(a) a prior valid intrusion based on the valid warrantless arrest in
which the police are legally present in the pursuit of their official
duties;
(b) the evidence was inadvertently discovered by the police who had
the right to be where they are;
(c) the evidence must be immediately apparent, and
(d) "plain view" justi ed mere seizure of evidence without further
search;
3. Search of a moving vehicle. Highly regulated by the government, the
vehicle's inherent mobility reduces expectation of privacy especially
when its transit in public thoroughfares furnishes a highly reasonable
suspicion amounting to probable cause that the occupant committed
a criminal activity;
4. Consented warrantless search;
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5. Customs search; 9
6. Stop and Frisk; 1 0 and
7. Exigent and Emergency Circumstances. 1 1
The above exceptions, however, should not become unbridled licenses for law
enforcement of cers to trample upon the constitutionally guaranteed and more
fundamental right of persons against unreasonable search and seizures. The essential
requisite of probable cause must still be satis ed before a warrantless search and seizure
can be lawfully conducted.
Although probable cause eludes exact and concrete de nition, it generally signi es a
reasonable ground of suspicion supported by circumstances suf ciently strong in
themselves to warrant a cautious man to believe that the person accused is guilty of the
offense with which he is charged. It likewise refers to the existence of such facts and
circumstances which could lead a reasonably discreet and prudent man to believe that an
offense has been committed and that the item(s), article(s) or object(s) sought in
connection with said offense or subject to seizure and destruction by law is in the place to
be searched. 1 2
It ought to be emphasized that in determining probable cause, the average man weighs
facts and circumstances without resorting to the calibrations of our rules of evidence of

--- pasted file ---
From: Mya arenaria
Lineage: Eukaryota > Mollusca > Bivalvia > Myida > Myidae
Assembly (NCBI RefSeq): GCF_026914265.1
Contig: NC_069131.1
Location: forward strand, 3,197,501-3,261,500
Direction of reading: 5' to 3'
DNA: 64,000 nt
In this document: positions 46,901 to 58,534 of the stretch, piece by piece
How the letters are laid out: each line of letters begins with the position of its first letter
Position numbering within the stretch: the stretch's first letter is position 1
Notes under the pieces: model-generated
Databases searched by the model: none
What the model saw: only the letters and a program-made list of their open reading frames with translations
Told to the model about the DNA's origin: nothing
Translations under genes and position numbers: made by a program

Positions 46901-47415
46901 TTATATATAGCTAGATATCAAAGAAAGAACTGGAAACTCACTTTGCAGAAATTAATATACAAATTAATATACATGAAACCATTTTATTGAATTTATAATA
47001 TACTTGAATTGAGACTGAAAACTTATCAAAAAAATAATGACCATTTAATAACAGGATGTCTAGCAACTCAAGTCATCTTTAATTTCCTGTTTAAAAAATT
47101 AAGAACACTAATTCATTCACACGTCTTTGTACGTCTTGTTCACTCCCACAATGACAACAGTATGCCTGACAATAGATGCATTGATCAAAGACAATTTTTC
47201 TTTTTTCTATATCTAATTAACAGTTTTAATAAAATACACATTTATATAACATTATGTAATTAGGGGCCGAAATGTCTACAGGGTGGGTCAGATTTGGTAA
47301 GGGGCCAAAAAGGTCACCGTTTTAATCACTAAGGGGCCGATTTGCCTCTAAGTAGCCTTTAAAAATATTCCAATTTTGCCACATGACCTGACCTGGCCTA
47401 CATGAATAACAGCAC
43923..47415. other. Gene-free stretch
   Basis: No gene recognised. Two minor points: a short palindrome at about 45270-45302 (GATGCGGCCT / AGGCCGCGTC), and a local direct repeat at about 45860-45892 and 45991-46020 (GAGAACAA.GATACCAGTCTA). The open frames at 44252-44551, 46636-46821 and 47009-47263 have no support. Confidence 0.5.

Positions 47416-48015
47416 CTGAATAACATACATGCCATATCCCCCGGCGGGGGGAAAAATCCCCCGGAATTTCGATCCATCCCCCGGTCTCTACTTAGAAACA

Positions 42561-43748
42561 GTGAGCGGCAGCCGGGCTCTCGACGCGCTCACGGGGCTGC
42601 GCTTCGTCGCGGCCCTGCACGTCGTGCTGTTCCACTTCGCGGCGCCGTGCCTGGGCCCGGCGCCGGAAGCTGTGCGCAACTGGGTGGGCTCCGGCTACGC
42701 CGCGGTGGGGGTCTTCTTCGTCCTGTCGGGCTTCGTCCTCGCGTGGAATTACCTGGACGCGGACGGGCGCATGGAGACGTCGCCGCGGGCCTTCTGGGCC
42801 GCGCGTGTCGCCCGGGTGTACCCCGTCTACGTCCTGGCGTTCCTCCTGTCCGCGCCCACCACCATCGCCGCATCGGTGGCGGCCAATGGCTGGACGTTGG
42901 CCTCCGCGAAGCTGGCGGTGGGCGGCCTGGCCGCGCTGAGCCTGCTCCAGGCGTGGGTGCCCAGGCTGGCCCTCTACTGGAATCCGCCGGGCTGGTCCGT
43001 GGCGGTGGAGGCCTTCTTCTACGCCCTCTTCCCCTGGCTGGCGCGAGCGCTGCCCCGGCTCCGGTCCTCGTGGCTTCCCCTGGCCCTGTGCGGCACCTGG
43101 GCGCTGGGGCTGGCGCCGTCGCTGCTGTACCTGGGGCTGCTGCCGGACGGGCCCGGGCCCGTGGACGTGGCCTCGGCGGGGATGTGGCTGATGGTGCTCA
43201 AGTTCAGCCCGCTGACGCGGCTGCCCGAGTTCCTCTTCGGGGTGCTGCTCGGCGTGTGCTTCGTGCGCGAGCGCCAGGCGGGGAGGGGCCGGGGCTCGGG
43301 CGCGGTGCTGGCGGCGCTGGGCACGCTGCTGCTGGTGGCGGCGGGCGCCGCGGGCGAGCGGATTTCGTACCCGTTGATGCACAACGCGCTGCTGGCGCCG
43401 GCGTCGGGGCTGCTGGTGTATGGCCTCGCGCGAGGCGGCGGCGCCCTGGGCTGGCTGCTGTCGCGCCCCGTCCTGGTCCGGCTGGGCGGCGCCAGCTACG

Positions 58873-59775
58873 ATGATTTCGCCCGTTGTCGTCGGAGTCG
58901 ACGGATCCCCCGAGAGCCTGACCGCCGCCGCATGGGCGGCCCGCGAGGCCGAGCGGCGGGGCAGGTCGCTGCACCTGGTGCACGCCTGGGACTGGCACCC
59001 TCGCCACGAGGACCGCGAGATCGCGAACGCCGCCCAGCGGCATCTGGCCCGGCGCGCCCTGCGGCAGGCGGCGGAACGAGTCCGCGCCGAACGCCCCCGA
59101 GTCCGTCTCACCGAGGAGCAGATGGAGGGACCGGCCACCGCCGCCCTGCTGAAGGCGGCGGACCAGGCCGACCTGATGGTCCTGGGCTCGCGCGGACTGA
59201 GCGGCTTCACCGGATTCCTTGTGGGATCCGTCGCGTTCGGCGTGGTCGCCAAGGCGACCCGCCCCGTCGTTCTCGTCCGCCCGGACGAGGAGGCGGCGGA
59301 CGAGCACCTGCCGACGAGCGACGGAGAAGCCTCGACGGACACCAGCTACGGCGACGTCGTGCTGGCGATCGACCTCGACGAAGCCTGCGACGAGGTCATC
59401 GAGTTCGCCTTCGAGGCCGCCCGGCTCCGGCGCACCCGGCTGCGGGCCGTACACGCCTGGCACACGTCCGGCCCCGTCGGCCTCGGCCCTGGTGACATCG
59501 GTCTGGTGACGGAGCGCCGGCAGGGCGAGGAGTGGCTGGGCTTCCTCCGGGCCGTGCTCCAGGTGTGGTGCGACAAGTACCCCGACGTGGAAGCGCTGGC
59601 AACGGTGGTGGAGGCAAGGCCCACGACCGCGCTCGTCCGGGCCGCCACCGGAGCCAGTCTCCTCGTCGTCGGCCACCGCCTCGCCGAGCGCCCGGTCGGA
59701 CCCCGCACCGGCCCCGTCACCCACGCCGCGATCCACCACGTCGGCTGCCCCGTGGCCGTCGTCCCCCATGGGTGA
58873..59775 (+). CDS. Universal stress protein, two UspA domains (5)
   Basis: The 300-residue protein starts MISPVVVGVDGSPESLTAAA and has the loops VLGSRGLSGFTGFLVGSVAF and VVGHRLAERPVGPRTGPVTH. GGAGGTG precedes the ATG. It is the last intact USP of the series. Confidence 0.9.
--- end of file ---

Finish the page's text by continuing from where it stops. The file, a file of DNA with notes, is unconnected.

which his knowledge is technically nil. Rather, he relies on the calculus of common sense
which all reasonable men have in abundance. The same quantum of evidence is required in
determining probable cause relative to search. Before a search warrant can be issued, it
must be shown by substantial evidence that the items sought are in fact seizable by virtue
of being connected with criminal activity, and that the items will be found in the place to be
searched. 1 3
In searches and seizures effected without a warrant, it is necessary for probable cause to
be present. Absent any probable cause, the article(s) seized could not be admitted and
used as evidence against the person arrested. Probable cause, in these cases, must only
be based on reasonable ground of suspicion or belief that a crime has been committed or
is about to be committed.
In our jurisprudence, there are instances where information has become a suf cient
probable cause to effect a warrantless search and seizure.
I n People v. Tangliben, 1 4 acting on information supplied by informers, police of cers
conducted a surveillance at the Victory Liner Terminal compound in San Fernando,
Pampanga against persons who may commit misdemeanors and also on those who may
be engaging in the traf c of dangerous drugs. At 9:30 in the evening, the policemen
noticed a person carrying a red travelling bag who was acting suspiciously. They
confronted him and requested him to open his bag but he refused. He acceded later on
when the policemen identi ed themselves. Inside the bag were marijuana leaves wrapped
in a plastic wrapper. The police of cers only knew of the activities of Tangliben on the
night of his arrest.
In instant case, the apprehending of cers already had prior knowledge from their
informant regarding Aruta's alleged activities. In Tangliben policemen were confronted
with an on-the-spot tip. Moreover, the policemen knew that the Victory Liner compound is
being used by drug traf ckers as their "business address". More signi cantly, Tangliben
was acting suspiciously. His actuations and surrounding circumstances led the policemen
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to reasonably suspect that Tangliben is committing a crime. In instant case, there is no
single indication that Aruta was acting suspiciously.
In People v. Malmstedt, 1 5 the Narcom agents received reports that vehicles coming from
Sagada were transporting marijuana. They likewise received information that a Caucasian
coming from Sagada had prohibited drugs on his person. There was no reasonable time to
obtain a search warrant, especially since the identity of the suspect could not be readily